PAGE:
These measures have been criticised and many have argued that the A$100 million revenue threshold for attracting the reporting requirements is set too high to achieve the Act’s stated aims.18 Moreover, the Law Council of Australia supports a lower threshold closer to A$60 million, which is approximately equivalent to the UK Modern Slavery Act 2015 (UK) threshold.19Penalties for non-compliance should also be a key component of the Act, which would overcome the inherent unreliability of leaving compliance incentives to the market and consumers.20 Nevertheless, this federal legislation is to be reviewed every three years; it is a significant starting point to ensure Australia’s continual commitment to human rights.

The Australian Government is committed to eradicating modern slavery and provide an online portal with prescribed guidelines for the reporting entity to submit a statement or statement profile to the Australian Border Force. “Australia is the first country to release detailed guidance to assist organisations with identifying and combating modern slavery in their supply chains… Australia is an international leader in combating modern slavery” stated by The Hon Jason Wood MP, Assistant Minister for Customs, Community Safety and Multicultural Affairs. A National Action Plan to Combat Modern Slavery 2020–25 was published on 9 December 2020. Its mission is to ‘actively prevent and combat modern slavery, wherever it occurs, including by supporting, protecting and empowering victims and survivors’.21 Furthermore, the Modern Slavery Expert Advisory Group, which was created to provide strategic advice on the effective implementation of the Act, had its sixth meeting in May 2021 where they discussed issues such as: compliance patterns within submitted statements and the establishment of an Inter-Governmental Network to promote the awareness of modern slavery, amongst other issues.22

Despite modern slavery reporting requirements, there appears to be a lack of moral responsibility in going beyond the minimum requirements. A review of the modern slavery statements produced under the United Kingdom Modern Slavery Act revealed a lack of transparency and best practice.

The Walk Free report highlighted:

  • ‘53% failed to meet all minimum requirements of the Act
  • 54% did not disclose due diligence to address modern slavery risks in their supply chains.
  • 28% failed to disclose policies to address modern slavery in direct operations or supply chains.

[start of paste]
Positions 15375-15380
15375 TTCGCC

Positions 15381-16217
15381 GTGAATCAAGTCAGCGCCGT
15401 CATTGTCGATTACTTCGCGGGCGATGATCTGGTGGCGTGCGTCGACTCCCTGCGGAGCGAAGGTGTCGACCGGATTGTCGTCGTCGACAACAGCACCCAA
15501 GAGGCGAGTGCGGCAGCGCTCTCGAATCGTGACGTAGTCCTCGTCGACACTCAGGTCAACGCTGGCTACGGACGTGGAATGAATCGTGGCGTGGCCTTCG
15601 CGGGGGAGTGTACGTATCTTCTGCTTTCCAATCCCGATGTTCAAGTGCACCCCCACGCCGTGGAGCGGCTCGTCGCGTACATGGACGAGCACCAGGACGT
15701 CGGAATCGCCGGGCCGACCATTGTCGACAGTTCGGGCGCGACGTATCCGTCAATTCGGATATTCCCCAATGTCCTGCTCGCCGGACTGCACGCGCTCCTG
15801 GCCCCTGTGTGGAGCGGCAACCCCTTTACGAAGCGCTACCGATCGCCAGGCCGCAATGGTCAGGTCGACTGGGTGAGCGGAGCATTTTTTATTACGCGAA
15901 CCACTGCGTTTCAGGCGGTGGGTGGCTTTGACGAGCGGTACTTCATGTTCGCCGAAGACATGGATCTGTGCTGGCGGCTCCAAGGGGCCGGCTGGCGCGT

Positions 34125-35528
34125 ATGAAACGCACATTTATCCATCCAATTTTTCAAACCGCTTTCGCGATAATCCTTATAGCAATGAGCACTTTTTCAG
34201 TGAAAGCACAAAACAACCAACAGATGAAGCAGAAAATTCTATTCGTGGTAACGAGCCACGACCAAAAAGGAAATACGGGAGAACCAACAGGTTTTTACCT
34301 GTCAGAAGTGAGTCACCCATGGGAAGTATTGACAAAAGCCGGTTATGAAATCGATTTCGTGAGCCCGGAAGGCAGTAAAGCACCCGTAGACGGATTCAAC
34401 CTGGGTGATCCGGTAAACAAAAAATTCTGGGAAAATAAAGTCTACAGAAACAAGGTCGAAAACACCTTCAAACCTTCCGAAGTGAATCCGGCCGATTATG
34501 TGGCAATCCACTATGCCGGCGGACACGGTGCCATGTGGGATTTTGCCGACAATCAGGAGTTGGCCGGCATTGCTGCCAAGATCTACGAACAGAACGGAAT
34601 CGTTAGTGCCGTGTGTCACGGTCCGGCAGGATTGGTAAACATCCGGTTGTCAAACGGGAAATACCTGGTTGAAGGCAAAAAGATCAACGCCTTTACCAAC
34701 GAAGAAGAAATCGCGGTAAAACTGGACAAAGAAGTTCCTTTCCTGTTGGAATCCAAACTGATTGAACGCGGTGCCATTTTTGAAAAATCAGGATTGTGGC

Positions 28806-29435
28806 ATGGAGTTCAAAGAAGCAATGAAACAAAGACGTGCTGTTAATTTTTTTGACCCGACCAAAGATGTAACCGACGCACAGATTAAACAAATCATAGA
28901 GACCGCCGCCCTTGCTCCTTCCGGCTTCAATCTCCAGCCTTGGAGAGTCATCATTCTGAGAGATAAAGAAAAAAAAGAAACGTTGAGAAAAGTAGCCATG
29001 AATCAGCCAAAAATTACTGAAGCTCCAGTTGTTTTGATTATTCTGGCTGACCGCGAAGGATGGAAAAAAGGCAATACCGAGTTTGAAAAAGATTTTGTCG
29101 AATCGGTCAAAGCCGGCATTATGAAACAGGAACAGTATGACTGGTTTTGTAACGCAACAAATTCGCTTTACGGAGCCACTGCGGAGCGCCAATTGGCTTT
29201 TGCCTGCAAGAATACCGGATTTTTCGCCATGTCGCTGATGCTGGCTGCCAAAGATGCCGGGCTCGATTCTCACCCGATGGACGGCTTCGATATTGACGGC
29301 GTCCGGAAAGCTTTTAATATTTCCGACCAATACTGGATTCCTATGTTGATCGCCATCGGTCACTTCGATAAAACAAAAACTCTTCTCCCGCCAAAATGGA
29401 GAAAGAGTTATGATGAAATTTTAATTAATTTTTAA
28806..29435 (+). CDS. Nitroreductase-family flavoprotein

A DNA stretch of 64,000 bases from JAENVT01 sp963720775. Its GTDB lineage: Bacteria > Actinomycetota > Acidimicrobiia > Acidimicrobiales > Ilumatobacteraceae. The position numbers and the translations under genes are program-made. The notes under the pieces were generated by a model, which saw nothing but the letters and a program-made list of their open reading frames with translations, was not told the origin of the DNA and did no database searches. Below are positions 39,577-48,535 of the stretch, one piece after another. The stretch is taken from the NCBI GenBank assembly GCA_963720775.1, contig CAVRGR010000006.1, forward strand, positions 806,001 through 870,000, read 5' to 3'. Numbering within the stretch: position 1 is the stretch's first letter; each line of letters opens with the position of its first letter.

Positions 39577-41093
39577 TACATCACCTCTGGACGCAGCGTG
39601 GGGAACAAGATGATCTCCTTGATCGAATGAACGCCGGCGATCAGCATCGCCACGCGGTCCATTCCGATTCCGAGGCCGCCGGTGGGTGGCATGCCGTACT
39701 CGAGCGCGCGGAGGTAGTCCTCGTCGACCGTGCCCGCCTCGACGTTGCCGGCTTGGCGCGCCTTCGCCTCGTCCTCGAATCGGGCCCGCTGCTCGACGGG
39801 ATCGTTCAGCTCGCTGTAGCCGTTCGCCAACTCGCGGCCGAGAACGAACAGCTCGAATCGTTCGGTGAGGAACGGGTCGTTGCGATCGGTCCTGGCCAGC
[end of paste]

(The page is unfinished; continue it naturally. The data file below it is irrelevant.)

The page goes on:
• 27% disclosed conducting some form of due diligence on human rights or modern slavery in their portfolio.
  • 51% conducted some type of risk assessment on their supply chains, but only 30% of these then identified specific risks.
  • 15% disclosed engaging directly with investee companies to address modern slavery through social audits, self-assessment reviews, filing shareholder resolutions, or training’.23

From this research it appears that the companies are not following best practice reporting to make a difference in eradicating modern slavery from their supply chain. The Report aims to support the financial sector and asset managers to ‘improve transparency and drive better practice’ by encouraging modern slavery prevention and respect for human rights to enable the development of a sustainable and resilient economy.24

Companies can be proactive and commit to best practice to eradicate modern slavery from their supply chains. The Slave- Free Alliance (SFA) is a social enterprise committed to prevent slavery within business supply chains and operations, and was launched by the Hope for Justice Charity. The enterprise has been operating successfully within the UK boasting 100 members, including large supermarket chains and Financial Times Stock Exchange Group 100 (FTSE 100) companies.25 They launched their Australian branch (Slavery Free Alliance Australia – SFAA) in 2020 and have confirmed their first member, supermarket chain Aldi. SFAA is said to work closely with member organisations and their suppliers ‘ to identify and address the human rights risks in their supply chain in Australia’.26 Aldi Australia and the SFAA have already rolled out a plan to conduct a Human Rights Risk Assessment and have begun training ‘all employees with sourcing responsibilities, as well as merchandise suppliers’ to ‘understand risks, identify the signs of modern slavery, and take action to address them’ via the Modern Slavery Awareness Training Program.27

Training programs for employees are an effective practice which enables and encourages front-line workers to identify and report red flags. An anti-modern slavery attitude must be adopted on all levels of an organisation, employees should be encouraged to speak up about risks and red flags. Organisations must promote the respect of human rights within their operations.

COVID-19 and modern slavery